Released: March 19, 2013
Justin Timberlake is my generation’s best candidate to EGOT (Emmy/Grammy/Oscar/Tony). At age 32, JT has spent more than half of his life performing music on a global stage. Since 2000 he has won 6 Grammys on 29 nominations. He also has 4 Emmys for his appearances on Saturday Night Live. Call me crazy but I believe that he is one great role away from pulling down an Oscar nomination. For a triple threat singer, dancer, actor, it seems like a Tony is within grasp as well. He is one of the most acclaimed and commercially successful entertainers of the new millennium and yet The 20/20 Experience is only his 3rd album in 10 years and his first since 2006. It’s a rare and exciting event when an artist of his caliber releases an album and it often transcends the music itself becoming a larger part of the cultural zeitgeist. The 20/20 Experience is exactly that; more than merely an album, it is an experience This collection of songs, while imperfect, belongs on every car stereo and backyard summer barbecue.
At a thematic level The 20/20 Experience is relatively unoriginal, featuring songs about love, heartbreak, dancing, etc. And while these aren’t new ideas, I have a hard time faulting him for it. Any respectable pop artist is a fool to deviate from this simple but proven set of topics. But pop music is balanced between content and presentation, and Justin Timberlake excels at the latter. The aesthetic of The 20/20 Experience is similar to its predecessor FutureSex/LoveSound but stretches more into retro R&B territory. Timberlake has had a longstanding and astronomically successful creative partnership with hip hop producer Timbaland. While I might have liked to hear a greater variety of production styles and influences, their partnership has been worked in the past and continues to work here. Many artists strive to drastically reinvent their style with each release, but pop music is a fickle beast. The 20/20 Experience isn’t designed to reinvent the wheel but that doesn’t mean it doesn’t have some surprises along the way.
The album starts with “Pusher Love Girl” a steady and stylish track that aptly sets the scene for The 20/20 Experience. The flourish of strings that opens the album signals both a maturation of style but also a comfort within that maturity. JT has never sounded more at ease than he does on the album opener and for good reason. He spent nearly a decade working to establish himself as a grown up following the dissolution of NSYNC and for the first time it sounds like he has nothing left to prove and this relaxed swagger makes “Pusher Love Girl” one of the strongest tracks on the album. Like nearly every other song on the album, “Pusher Love Girl” has two very different halves. Throughout the album, JT breaks the song down midway through and delivers an alternative take on the same sound and though the results vary from track to track I enjoy the choice to let the songs stretch out and expand. Clearly these guys were intent on making the songs they wanted to make without thinking too heavily about getting airplay as most of the songs clock in around the 7-8 minute range.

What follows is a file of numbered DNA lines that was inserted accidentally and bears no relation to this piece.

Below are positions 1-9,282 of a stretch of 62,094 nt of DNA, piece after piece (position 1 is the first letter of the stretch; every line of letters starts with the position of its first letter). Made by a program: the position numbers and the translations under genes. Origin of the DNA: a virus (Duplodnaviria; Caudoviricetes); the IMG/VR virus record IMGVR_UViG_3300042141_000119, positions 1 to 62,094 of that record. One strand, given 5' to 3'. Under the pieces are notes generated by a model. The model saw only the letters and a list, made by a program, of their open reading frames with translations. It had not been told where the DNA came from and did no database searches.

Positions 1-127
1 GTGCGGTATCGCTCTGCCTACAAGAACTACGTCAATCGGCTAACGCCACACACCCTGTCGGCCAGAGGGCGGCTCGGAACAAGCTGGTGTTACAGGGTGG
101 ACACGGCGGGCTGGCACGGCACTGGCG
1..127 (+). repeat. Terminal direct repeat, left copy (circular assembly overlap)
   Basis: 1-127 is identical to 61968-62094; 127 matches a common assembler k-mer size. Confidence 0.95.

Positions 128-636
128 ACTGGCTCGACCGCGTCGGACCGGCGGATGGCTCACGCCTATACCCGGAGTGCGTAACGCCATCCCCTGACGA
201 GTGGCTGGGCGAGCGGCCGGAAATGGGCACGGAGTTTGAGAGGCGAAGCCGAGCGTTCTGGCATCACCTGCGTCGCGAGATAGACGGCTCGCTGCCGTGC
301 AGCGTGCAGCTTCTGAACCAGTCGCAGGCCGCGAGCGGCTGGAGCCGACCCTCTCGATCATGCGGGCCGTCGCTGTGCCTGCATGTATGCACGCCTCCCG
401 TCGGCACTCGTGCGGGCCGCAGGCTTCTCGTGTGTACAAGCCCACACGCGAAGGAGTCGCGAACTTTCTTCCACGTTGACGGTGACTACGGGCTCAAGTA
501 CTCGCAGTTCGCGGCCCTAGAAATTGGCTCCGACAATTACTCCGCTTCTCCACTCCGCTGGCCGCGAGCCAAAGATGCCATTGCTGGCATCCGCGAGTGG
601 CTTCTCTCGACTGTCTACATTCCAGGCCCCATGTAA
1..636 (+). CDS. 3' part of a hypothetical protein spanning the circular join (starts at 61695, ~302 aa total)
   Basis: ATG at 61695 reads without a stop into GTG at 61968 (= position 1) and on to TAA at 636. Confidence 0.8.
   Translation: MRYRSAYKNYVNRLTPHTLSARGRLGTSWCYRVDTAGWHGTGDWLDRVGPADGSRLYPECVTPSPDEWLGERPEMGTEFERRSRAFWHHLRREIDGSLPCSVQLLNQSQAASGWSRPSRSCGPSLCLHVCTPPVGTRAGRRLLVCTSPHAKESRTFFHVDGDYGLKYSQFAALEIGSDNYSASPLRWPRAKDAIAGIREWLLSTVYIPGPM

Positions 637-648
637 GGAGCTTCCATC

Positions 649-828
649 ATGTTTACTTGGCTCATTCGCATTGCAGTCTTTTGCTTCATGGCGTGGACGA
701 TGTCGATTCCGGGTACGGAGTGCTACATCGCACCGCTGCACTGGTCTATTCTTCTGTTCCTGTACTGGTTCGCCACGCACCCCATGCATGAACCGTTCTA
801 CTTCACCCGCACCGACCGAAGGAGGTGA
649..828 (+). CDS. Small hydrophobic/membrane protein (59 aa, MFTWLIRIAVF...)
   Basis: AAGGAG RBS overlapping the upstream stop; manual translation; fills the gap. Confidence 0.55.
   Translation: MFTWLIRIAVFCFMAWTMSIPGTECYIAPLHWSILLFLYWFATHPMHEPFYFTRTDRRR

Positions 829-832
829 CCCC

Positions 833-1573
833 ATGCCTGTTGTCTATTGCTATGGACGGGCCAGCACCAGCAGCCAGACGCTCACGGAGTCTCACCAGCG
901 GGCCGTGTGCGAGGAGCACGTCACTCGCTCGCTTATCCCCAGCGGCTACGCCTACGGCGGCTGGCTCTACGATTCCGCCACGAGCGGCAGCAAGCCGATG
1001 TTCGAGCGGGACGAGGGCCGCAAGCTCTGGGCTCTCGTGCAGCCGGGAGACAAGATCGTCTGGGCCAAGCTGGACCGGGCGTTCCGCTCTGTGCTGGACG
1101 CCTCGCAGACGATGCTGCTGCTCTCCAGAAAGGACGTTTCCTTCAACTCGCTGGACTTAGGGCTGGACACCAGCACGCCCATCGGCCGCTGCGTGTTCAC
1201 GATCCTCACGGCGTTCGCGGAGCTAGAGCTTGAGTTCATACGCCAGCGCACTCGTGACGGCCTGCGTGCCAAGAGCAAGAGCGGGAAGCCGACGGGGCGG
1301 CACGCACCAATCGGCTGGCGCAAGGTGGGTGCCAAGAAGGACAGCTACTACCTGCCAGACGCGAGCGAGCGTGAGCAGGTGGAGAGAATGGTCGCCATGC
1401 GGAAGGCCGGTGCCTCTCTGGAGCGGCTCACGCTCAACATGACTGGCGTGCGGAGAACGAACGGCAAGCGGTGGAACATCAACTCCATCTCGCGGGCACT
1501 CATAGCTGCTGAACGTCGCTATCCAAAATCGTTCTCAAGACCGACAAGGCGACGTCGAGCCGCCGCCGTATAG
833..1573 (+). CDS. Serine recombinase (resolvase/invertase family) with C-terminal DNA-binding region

“Suit & Tie” was the lead off single and it features both Timberlake and Jay-Z waxing poetic about a life of wealth and style and the bravado is contagious to the listener. Jay-Z seems slightly out of place on the song but at the end of the day I can’t help but enjoy the collaboration. Probably the most Timablandish tack is “Tunnel Vision” which would have fit perfectly on FutureSex/LoveSounds but it seems a little darker and more developed than any of their previous work together. “That Girl” is like a historical fiction adventure, exploring what JT & Timbaland would have sounded like in the R&B soul scene of decades past. It’s the simplest and shortest track on the album and subsequently one of my favorite, relying more on a vibrant horn section, organs and backing harmonies than the schizophrenic hyper-beat production style of Timbaland.
Released as a single shortly before the album dropped, “Mirrors” is a bloated and conventional pop track upon first listen. I liked it but wasn’t drawn to it when I heard it initially. However, after more listens than I would care to admit, I’ve come to realize that “Mirrors” is the triumphant centerpiece and emotional anchor to The 20/20 Experience. For years we have heard JT sing about seduction and heartbreak but “Mirrors” sounds like a turning of the page. Having just married Jessica Biel last fall, “Mirrors” is a deeply personal and powerful anthem for love. The first half soars with guitar riffs and hooks like only a true master of pop music could deliver and then breaks down into an intimate affirmation of love in the second half with the phrase “You are, you are the love of my life” repeated almost continuously through the duration of the track. Honest, humble, and devoted Justin Timberlake uses “Mirrors” as a reminder that pop music isn’t just for falling in and out of love, it’s about finding and keeping love as well.
The 20/20 Experience may not be the brilliant, adventurous, career defining album that I had hoped it would be but it is still an expertly crafted pop album with more depth and creativity than just about anything else in the genre. Justin Timberlake’s career has been rewarding to watch every step of the way and if the rumors are true, we may not have to way another 7 years before we get new material. JT has loosely confirmed rumors that a second part of The 20/20 Experience will be released sometime this fall. Whatever he does next, I can’t wait to hear it.
Top Tracks: “Mirrors”, “Pusher Love Girl”, “Suit & Tie”, “That Girl”